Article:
Download Agriculture in the GATT by Timothy E. Josling, Stefan Tangermann, T. K. Warley (auth.) PDF

By Timothy E. Josling, Stefan Tangermann, T. K. Warley (auth.)

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It was especially discouraging for the smaller exporters who needed US support if any progress was to be made in holding back the rising tide of agricultural protectionism in Europe and Japan. Furthermore, the retention of the waiver over the following forty years - despite the rebukes voiced at each year's review - did little to strengthen the credibility of the United States in its later attempts to seek the liberalization of trade in agriculture. The 1955 United States agricultural waiver was to have a chilling effect on international agricultural trade policy.

Some were sharply focused on the problems of trade in agriculture. Those recommendations that were so focused were explicit. Essentially, the Committee advised the countries of Western Europe and North America to lower the degree of protection accorded their agricultural producers; to permit freer trade in agricultural products; to make wider use of the deficiency payment as a farm income support measure (because of its transparency and avoidance of demand-side distortions); and to introduce programmes to assist agricultural structural reform and farm modernization.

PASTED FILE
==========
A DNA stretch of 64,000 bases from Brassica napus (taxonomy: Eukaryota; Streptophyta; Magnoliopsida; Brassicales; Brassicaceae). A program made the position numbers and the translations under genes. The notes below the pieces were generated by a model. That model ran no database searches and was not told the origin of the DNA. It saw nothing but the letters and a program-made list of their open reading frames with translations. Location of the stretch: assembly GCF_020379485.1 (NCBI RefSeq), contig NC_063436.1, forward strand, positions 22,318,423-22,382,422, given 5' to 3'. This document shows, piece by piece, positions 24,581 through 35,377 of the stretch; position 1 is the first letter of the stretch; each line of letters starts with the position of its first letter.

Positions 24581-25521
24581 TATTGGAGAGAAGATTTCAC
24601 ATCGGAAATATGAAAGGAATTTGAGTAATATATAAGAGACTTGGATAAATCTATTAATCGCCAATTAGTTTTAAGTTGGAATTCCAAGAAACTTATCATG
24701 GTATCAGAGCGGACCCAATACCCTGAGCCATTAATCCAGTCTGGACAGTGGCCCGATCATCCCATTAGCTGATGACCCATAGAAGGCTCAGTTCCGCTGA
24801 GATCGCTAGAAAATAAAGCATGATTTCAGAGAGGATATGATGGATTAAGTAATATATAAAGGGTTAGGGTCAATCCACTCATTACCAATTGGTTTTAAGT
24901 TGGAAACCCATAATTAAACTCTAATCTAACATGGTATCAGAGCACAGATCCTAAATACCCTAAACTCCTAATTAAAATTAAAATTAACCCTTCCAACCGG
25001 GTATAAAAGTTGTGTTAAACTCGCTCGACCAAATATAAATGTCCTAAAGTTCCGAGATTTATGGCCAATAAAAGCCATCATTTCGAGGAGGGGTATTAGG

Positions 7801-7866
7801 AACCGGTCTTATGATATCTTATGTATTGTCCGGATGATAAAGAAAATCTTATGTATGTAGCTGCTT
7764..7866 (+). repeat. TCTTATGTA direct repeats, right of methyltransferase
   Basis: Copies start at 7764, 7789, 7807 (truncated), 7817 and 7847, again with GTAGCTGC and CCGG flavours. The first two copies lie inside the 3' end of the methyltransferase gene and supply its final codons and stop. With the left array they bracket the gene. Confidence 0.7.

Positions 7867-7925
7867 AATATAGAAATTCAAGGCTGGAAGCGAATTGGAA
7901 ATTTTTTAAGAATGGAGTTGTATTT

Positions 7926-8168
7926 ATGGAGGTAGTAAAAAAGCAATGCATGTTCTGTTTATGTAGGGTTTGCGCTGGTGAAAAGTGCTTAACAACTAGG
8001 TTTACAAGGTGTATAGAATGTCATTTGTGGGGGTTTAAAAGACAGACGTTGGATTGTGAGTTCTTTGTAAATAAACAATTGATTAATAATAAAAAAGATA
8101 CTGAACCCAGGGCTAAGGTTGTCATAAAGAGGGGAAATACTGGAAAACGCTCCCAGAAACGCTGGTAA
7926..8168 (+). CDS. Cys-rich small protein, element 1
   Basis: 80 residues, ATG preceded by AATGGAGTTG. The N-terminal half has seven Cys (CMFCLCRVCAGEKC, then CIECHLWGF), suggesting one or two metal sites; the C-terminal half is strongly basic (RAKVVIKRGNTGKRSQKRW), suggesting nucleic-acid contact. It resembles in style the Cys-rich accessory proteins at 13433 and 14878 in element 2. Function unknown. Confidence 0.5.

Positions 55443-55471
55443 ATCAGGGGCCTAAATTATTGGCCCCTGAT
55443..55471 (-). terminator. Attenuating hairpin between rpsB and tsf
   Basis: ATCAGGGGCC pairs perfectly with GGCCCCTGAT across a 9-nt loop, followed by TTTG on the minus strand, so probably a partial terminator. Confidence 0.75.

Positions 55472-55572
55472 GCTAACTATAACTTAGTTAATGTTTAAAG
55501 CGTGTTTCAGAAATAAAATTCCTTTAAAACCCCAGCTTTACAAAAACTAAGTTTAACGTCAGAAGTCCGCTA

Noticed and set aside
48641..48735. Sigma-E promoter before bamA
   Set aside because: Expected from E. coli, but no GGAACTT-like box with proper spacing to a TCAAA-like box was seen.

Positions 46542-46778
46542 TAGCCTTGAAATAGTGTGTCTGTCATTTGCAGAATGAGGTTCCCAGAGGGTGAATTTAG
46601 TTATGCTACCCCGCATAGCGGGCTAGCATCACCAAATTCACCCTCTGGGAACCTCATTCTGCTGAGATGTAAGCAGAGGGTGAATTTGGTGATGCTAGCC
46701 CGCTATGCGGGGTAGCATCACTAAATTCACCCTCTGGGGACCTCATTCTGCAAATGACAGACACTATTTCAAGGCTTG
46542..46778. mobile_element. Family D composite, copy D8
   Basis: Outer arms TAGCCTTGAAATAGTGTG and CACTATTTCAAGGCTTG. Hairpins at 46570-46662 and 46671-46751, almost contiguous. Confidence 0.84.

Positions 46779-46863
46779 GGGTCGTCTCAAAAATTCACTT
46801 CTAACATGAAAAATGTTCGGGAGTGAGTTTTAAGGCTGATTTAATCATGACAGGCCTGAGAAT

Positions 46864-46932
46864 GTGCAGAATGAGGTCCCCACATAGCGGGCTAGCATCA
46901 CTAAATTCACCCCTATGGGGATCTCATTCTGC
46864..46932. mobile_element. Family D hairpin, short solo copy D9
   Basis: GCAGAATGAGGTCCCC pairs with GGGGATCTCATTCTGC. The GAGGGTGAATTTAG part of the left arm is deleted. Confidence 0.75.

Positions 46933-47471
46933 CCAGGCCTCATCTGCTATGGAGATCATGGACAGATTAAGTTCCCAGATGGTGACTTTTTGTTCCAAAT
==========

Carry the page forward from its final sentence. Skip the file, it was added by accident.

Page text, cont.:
The agricultural trade problem created by the use of quantitative restrictions by the continental European countries in the 1950s was never resolved. In the case of the European Community countries, it was overtaken by the problems created by the replacement of national import quotas with the Community's import levies. The other West European countries were to continue to use import quotas for agricultural products for another three decades. In most of these cases, quantitative import restrictions were 'grandfathered' either by the Protocol of Provisional Application or by the protocols of accession.

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